Holocaust Survivor Visits MS

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A Hungarian citizen who survived Hitler’s concentration camps paid a visit to Edmund W. Miles – not to share his experience of the past, but to warn students of the dangers posed in the present.

Stephen Berger was a 16-year-old living in German-allied Hungary with his parents and younger sister when Hitler caught wind of a conspiracy among Hungarian leaders to withdraw the country’s support for Germany. As a result, Hitler invaded Hungary in March 1944 and set up a temporary ghetto for Jewish Hungarians. Berger and his family were sent to the ghetto before they were shipped off in a cattle car with their Hungarian neighbors to be divided among the concentration camps in Austria and Germany.

It was Berger’s quick thinking and skilled background that saved his family’s life. Rather than sending his mother and sister off to Auschwitz, Berger was permitted by the SS to take them with him to work as slave labor in a Vienna factory. Eventually, the Russian army broke through German lines and liberated Vienna in April 1945. Berger hid his mother and sister in a laundry cubicle in the basement of an apartment building where residents were waiting out the street fighting. Berger tried to assimilate among the apartment building residents, fearful that one of them might turn him over to the SS. In a final stroke of luck, the SS soldier who was just about to check everyone’s identification in the building was shot by a Russian soldier before he could enter. Berger and his mother and sister walked back to Hungary from Vienna, where they were eventually reunited with his father. His mother’s parents, along with 27 other members of his family, died during the Holocaust.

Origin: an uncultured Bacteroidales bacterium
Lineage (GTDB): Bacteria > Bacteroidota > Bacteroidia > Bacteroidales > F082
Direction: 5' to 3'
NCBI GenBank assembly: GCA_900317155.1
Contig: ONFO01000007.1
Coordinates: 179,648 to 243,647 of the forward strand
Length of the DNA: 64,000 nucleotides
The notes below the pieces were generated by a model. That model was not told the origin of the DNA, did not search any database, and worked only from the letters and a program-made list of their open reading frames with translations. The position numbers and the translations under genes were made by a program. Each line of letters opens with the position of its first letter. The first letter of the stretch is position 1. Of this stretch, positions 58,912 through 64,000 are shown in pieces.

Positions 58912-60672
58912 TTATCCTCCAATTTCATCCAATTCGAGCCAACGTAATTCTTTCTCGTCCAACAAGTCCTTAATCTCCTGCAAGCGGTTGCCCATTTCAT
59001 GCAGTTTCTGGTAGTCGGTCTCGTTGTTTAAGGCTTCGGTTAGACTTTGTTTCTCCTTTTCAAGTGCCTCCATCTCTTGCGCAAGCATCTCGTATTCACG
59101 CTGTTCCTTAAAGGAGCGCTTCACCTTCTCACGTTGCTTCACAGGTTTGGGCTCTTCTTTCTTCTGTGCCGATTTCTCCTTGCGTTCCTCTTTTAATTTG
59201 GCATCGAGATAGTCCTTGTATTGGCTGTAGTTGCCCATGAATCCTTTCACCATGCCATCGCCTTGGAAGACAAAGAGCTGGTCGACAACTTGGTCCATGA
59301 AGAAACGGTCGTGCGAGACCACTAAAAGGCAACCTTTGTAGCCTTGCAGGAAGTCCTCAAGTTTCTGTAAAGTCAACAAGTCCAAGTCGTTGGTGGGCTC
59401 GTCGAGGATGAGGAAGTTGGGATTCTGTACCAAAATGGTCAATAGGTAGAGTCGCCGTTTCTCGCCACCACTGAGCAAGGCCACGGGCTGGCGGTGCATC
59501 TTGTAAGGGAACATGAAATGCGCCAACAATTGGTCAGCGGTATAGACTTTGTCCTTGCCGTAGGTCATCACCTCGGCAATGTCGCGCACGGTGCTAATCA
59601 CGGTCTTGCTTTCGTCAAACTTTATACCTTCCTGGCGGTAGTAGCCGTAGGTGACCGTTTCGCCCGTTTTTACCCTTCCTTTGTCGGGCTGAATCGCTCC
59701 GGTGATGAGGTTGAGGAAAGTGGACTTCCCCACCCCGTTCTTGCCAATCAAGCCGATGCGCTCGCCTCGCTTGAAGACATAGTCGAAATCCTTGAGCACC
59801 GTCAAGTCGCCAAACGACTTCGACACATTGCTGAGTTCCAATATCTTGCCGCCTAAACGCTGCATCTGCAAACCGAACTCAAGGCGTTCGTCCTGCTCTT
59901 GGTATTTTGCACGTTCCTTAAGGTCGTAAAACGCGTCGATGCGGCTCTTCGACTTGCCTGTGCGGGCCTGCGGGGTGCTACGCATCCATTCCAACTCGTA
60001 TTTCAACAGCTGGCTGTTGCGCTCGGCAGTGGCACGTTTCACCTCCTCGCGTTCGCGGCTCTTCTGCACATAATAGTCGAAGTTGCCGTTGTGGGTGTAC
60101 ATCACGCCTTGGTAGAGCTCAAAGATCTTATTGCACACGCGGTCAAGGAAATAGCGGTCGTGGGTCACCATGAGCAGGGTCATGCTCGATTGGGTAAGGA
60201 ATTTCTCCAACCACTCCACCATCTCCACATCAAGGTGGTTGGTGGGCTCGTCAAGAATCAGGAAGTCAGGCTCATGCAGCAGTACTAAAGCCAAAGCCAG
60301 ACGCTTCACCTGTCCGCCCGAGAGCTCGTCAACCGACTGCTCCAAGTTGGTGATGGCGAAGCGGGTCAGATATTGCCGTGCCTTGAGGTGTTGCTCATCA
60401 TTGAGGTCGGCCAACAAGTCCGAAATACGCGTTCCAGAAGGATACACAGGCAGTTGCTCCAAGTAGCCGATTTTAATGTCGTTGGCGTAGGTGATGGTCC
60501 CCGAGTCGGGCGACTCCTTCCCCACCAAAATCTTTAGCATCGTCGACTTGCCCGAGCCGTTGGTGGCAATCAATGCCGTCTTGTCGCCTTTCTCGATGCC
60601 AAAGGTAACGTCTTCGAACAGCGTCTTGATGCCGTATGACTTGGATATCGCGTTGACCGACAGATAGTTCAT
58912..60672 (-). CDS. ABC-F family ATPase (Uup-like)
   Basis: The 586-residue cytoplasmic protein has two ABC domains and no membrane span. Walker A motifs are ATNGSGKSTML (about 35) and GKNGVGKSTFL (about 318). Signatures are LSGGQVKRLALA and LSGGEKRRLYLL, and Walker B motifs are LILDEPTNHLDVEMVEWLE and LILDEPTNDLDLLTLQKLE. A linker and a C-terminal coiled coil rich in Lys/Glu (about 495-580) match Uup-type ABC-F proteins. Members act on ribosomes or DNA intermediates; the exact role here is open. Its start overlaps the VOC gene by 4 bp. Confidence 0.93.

Berger, 87, tells his story to young adults to make them aware of the dangerous ideologies that can lead to another genocide in the future.
“History is so important,” Berger said. “The next generation of victims are those who neglect to study their history and don’t heed the warnings.”
Berger’s visit was coordinated by social studies teacher Frank O’Brien. After his presentation, Berger answered questions from students and took time to meet with them individually.